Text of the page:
My upbringing taught me to always finish your plate and to be damn happy about the food you receive. Unfortunately as a child of the 90s this meant that I quickly became an obese kid who was 290 lbs by the time he was 13 years old. To this day I clean my plate and am grateful for what I have in an economy of abundance.
It wasn’t until my therapist told me to intentionally leave food on my plate that something clicked. When we commit to something, especially in software, we think we know how much time we need or how much energy we have but in many cases we’re wrong. Software estimates are impossible to get right and the same can be true with something as simple as food.
Sometimes our eyes are bigger than our stomachs.
That is why mindfully leaving something on your plate is a great exercise in overcoming burnout. A lot of the time burnout comes from taking on too much in the first place. Usually this is manifested as scope creep or scope seep.
When I worked at my first job out of finance there was a project manager who was running a project I was on. He was notorious for upping the bar all the time. This person was a big reason I ended up frustrated with that job. One sprint we had, we delivered 30 points. So obviously next week we were going to deliver 35 points.
This is scope creep. Someone else making more work for you beyond the normal work day. Consistently upping the ante as a team until eventually the entire team turns over and leaves.
This is completely unacceptable in the software world. We have a tendency to push for crazy deadlines and to always up the bar until our team is exhausted both spiritually, mentally and physically.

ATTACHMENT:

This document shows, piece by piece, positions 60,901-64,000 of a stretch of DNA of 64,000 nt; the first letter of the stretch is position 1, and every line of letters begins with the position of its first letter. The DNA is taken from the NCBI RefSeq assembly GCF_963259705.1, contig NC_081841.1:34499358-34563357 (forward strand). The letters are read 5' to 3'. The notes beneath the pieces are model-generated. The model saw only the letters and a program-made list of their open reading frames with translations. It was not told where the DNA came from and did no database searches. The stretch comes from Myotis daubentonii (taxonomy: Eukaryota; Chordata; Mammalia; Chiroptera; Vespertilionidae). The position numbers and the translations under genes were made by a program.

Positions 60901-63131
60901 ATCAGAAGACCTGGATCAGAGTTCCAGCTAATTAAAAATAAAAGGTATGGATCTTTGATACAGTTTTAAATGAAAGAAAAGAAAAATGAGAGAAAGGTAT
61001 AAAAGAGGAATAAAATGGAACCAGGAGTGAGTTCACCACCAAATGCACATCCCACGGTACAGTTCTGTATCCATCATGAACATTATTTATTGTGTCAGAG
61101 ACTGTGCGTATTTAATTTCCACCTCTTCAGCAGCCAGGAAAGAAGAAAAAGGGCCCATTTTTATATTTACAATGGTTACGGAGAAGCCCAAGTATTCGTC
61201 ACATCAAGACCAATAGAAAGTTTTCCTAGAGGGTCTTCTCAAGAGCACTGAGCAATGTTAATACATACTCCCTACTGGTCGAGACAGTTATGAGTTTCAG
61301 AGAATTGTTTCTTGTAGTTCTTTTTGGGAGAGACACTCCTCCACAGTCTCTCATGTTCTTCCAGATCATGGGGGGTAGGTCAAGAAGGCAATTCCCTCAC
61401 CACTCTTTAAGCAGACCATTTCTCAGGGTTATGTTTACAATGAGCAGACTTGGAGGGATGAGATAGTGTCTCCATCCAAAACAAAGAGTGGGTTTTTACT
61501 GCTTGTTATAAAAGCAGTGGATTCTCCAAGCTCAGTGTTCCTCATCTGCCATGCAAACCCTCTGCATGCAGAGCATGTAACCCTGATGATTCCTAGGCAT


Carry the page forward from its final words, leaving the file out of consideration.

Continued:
But I feel this hasn’t been the worst affect on me instead Scope Seep has been.
Scope seep unlike scope creep has to do with upping the bar individually.
In the fall of 2014 I signed up for a full load at Georgia Tech, I was finishing my book on machine learning, I took on consulting work with two clients, and had a part time job working 30 hours a week. On top of that I was an officer for my toastmasters club.
I had fallen into the scope seep trap. Retrospectively I could have said no to some of that after the fact but I ended up feeling my way through the fall and came out the other side with the burnout right on my shoulders. It’s taken me this much time to recover from that and I don’t recommend that kind of schedule to anybody.
While it’s been a rough ride with burnout. I feel positive for the future and grateful for the help I’ve received from my friends, my family, and third parties. For the entire month of April I found myself sliding into major burnout and didn’t take on any new work. That was the right choice for me cause now that it’s May I’m ready to finish my second book, to launch a new exciting project, and to continue to help build amazing software for the world at large.
How about you: what are your experiences with burnout?